Snapped on Christmas Eve 2013, this jaw-dropping photo of NASA flight engineer Mike Hopkins perfectly captures the spectacle of space exploration: a glowing, pristine blue and white Earth contrasted against pure blackness, set behind a hovering man in a reflective helmet. It’s a striking image that cries out to be scrutinized again and again. But Hopkins’ shot isn’t the only breathtaking astronaut self-portrait out there.
Oxford Dictionaries defines the selfie as “a photograph that one has taken of oneself.” The astronaut selfie, therefore, might accurately be described as “a photograph that one has taken of oneself while floating about in space.”
The following ten pictures represent the very best in awe-inspiring astronaut selfies, variously featuring a sparkling Sun, a dazzling Earth, a suspended space station, a mirrorlike visor – and in some cases all four.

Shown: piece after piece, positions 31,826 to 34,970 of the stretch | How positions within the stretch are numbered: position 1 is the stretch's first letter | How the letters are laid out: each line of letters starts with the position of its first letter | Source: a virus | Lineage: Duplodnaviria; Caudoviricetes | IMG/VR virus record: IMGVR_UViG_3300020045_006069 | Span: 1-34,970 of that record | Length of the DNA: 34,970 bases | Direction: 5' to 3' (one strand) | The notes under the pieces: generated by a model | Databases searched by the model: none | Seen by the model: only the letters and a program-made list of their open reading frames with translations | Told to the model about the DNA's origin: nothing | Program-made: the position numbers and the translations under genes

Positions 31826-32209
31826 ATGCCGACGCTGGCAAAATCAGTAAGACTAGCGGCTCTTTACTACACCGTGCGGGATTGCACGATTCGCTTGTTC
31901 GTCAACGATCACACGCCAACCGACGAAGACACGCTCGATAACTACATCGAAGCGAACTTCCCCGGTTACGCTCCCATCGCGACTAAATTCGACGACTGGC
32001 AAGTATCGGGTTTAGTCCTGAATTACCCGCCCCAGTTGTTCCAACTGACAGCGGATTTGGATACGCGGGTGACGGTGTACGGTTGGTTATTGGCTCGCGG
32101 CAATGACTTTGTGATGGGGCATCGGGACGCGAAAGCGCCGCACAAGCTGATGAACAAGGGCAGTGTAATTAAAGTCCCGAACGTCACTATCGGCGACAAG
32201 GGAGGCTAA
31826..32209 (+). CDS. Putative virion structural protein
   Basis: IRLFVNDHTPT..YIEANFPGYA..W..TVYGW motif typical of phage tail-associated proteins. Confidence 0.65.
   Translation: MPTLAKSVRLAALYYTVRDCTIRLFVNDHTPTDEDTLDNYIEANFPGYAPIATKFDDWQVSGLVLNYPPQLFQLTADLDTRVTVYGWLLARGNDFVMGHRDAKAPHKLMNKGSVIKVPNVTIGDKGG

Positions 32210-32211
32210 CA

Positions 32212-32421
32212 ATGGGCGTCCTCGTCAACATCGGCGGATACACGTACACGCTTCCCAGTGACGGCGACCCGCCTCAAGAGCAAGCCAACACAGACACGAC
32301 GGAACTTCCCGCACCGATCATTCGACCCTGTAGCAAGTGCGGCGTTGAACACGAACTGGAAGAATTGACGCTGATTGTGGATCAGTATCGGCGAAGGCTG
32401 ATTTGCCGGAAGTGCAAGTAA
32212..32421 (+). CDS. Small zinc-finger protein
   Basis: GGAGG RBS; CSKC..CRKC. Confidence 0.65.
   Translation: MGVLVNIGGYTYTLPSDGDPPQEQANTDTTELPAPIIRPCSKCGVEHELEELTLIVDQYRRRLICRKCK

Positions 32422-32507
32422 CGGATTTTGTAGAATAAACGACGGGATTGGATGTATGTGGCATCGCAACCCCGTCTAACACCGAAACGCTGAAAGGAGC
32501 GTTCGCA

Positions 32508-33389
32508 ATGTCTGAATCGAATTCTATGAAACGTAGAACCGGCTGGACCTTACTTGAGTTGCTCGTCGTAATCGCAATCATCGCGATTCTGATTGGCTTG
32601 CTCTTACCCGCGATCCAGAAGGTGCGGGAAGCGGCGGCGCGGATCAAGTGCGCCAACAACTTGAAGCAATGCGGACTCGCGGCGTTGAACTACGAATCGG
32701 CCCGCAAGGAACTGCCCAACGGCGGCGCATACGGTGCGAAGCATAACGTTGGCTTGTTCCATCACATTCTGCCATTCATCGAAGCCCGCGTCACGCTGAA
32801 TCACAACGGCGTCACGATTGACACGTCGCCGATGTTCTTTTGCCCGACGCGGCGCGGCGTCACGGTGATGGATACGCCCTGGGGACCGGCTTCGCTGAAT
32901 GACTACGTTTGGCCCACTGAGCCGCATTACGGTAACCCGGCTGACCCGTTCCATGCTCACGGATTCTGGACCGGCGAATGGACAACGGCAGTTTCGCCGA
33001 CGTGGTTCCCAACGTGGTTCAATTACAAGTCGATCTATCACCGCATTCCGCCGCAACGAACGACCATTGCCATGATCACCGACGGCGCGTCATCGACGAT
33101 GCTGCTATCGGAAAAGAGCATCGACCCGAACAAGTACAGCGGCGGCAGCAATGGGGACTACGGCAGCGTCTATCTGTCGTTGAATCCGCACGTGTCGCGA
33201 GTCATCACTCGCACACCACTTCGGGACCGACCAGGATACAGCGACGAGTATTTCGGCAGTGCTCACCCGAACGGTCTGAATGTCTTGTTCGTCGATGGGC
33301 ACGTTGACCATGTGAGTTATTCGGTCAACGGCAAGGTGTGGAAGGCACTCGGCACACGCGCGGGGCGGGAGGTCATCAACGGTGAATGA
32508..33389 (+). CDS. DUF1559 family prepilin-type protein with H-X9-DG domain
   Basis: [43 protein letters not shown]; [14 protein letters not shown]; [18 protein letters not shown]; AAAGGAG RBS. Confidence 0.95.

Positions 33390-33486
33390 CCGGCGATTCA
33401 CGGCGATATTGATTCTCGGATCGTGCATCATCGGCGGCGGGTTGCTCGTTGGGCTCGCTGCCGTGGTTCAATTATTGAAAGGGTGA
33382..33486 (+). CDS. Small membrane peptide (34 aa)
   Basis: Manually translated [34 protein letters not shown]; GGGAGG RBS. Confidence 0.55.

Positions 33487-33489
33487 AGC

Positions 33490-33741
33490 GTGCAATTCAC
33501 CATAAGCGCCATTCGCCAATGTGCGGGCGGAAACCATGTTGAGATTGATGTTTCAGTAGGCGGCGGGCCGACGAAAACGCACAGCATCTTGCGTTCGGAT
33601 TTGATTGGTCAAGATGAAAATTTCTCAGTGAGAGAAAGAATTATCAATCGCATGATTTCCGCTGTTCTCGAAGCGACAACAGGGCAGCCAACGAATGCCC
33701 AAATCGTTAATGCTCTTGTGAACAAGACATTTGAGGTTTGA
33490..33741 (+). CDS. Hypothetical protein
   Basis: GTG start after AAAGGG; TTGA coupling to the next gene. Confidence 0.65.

10. Akihiko Hoshide
Japanese astronaut Akihiko Hoshide is responsible for one of the “best selfies of all time,” according to New York’s Daily News newspaper. The Japan Aerospace Exploration Agency (JAXA) flight engineer turned the camera on himself for this shot on September 5, 2012. It was during a spacewalk by Hoshide that lasted in excess of six hours, as part of JAXA’s Expedition 32 trip to the International Space Station (ISS). As well as the camera he used, other elements visible in Hoshide’s reflective visor are the Earth, NASA astronaut Sunita Williams and sections of a robotic arm. Oh, and that shiny object above Hoshide’s right shoulder is the Sun.
9. Richard Linnehan